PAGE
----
ASA convinces Region D Recovery Audit Contractor (RAC) to discontinue its Anesthesia Care Package E&M Services Automated Review
(April 14, 2010)
After a somewhat controversial demonstration program in a handful of states, the Medicare program established a nationwide Recovery Audit Contractor (RAC) network on January 1 to identify and correct inaccurate payments from the government to all types of Medicare providers. The ASA has been monitoring the RACs closely to assure that they are following federal guidelines and treating our members fairly. This effort has already paid off, as we successfully resolved an anesthesia recoupment effort with one of the RACs just this week. Here are the details.
In early January 2010, Health Data Insights (HDI), the Recovery Audit Contractor (RAC) for Region D (Alaska, Arizona, California, Hawaii, Iowa, Idaho, Kansas, Missouri, Montana, North Dakota, Nebraska, Nevada, Oregon, South Dakota, Utah, Washington and Wyoming), posted notice on its Web site that it intended to review claims where an anesthesia code and an Evaluation and Management (E&M) code were reported by the same provider within a specific date range. The Web site posting was as follows:
Anesthesia Care Package E&M Services. Under NCCI edit rules, the anesthesia care
package consists of preoperative evaluation, standard preparation and monitoring
services, administration of anesthesia, and post-anesthesia recovery care. Anesthesia
CPT codes 00100 to 01999 (except 01996) include Evaluation & Management (E&M)
services rendered on the day before anesthesia (pre-operative day), the day of the
anesthesia and all post-operative days. CPT code 01996 includes E&M services on the
same day as the 01996 service only. Physicians can indicate that E&M services rendered
during the anesthesia period are unrelated to the anesthesia procedure by submitting
modifiers 24, 25, 57 and/or 59, depending on claim specific circumstances, on the E&M
service. Only critical care E&M services are payable during the anesthesia post-operative
period. The post-operative period is defined as the day immediately following the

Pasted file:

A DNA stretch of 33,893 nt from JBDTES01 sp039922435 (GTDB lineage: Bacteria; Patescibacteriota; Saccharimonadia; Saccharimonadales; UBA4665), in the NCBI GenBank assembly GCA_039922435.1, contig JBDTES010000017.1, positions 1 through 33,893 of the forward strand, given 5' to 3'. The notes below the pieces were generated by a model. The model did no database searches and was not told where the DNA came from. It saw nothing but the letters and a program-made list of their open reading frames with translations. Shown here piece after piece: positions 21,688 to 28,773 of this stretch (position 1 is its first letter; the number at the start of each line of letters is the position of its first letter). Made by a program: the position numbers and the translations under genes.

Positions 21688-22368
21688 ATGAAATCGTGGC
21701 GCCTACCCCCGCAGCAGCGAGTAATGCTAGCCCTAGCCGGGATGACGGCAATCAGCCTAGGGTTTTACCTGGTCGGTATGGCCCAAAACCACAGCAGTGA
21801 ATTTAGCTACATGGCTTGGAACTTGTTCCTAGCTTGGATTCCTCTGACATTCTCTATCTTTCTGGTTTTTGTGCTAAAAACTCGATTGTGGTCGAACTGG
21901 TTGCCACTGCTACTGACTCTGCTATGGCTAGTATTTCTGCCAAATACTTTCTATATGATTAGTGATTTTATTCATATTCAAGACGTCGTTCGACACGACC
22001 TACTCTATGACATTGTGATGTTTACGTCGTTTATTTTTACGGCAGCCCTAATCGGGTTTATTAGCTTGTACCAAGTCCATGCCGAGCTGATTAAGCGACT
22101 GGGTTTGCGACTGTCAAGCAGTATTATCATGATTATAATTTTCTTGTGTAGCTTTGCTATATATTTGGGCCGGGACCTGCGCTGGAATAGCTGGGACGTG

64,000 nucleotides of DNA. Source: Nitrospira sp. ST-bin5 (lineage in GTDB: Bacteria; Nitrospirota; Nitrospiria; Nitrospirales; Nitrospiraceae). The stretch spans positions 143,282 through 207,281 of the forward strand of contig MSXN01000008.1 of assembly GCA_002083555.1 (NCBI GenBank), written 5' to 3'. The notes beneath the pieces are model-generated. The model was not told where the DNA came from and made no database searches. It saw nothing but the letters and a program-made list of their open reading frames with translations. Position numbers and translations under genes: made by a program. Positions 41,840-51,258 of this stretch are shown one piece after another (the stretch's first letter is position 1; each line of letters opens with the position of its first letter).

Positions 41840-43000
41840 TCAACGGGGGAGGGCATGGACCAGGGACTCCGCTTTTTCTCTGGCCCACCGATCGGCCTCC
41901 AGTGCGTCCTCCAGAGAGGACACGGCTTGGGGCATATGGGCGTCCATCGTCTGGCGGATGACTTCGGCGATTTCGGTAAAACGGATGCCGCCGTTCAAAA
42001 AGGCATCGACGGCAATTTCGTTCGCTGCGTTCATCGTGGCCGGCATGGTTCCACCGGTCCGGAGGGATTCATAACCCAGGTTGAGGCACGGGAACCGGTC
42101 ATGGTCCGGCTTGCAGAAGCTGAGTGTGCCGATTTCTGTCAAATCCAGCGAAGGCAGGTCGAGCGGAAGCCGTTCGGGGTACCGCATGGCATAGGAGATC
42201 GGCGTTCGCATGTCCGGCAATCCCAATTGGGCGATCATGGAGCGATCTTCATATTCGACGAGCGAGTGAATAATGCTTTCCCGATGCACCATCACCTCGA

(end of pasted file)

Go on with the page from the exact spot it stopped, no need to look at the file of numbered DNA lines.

anesthesia service and any subsequent days during the same inpatient hospital
admission as for the anesthesia service.
The cited sources were the National Correct Coding Initiative (NCCI) manual and Chapter 12, Section 50 of the Centers for Medicare and Medicaid Services (CMS) Claims Processing Manual. The approval date listed was November 11, 2009, and
the review applied to claims paid on or after October 1, 2007. HDI stated that it would use an automated review process.
We believe that HDI intended to look for instances where providers were inappropriately separately reporting the typical pre‐ or post‐anesthesia work covered by the base unit value assigned to an anesthesia code. HDI’s use of automated review (where the RAC can simply recoup payments based on a review that shows an anesthesia code and an E&M code were reported within a specified date range) cannot recognize those circumstances where the E&M represents an appropriately reported service such as a visit for post‐op pain follow up. That can only be accomplished through complex review where the RAC must request and review records.
ASA contacted HDI in January to raise our concerns about this RAC issue. We disagreed with HDI’s interpretation of how the NCCI edits pairing anesthesia and E&M should be applied. NCCI edits are applicable when services are performed by the same provider on the same patient on the same date of service. This would not preclude reporting of an E&M on the day before or after an anesthesia service as long as the E&M was not for the pre‐ or post‐anesthesia care that is part of the base unit value assigned to the anesthesia code. If that criterion is met, there is no need for a modifier as HDI stated. Furthermore, the globalconcept does not apply to anesthesia codes so reviews cannot be based on that concept.
It may be appropriate for an anesthesiologist to report an E&M that is not the typical pre‐anesthesia exam/evaluation on a day before the surgical procedure. An example is a request from the surgeon for the anesthesiologist to make recommendations on preparing/optimizing the patient in advance of a possible surgical procedure. This is not something that happens frequently, but it does happen.
ASA requested the source for the statement, “The post‐operative period is defined as the day immediately following the anesthesia service and any subsequent days during the same inpatient hospital admission as for the anesthesia service.” This statement is not accurate and should not be used as the basis of a RAC review.
When an anesthesiologist rounds on a patient to follow up on a post‐op pain procedure (this is not the usual post‐anesthesia follow up), s/he will use an E&M code that corresponds to the location and level of the service. A frequent example of this reporting pattern is when the patient undergoes a total knee replacement under general anesthesia. If the anesthesiologist places a continuous femoral block to provide post‐op pain control (in this circumstance, placement of the block is separately reportable from the anesthesia service per CMS), any medically necessary follow up for the block on a subsequent day is reported with an E&M code since this block has a zero day global period.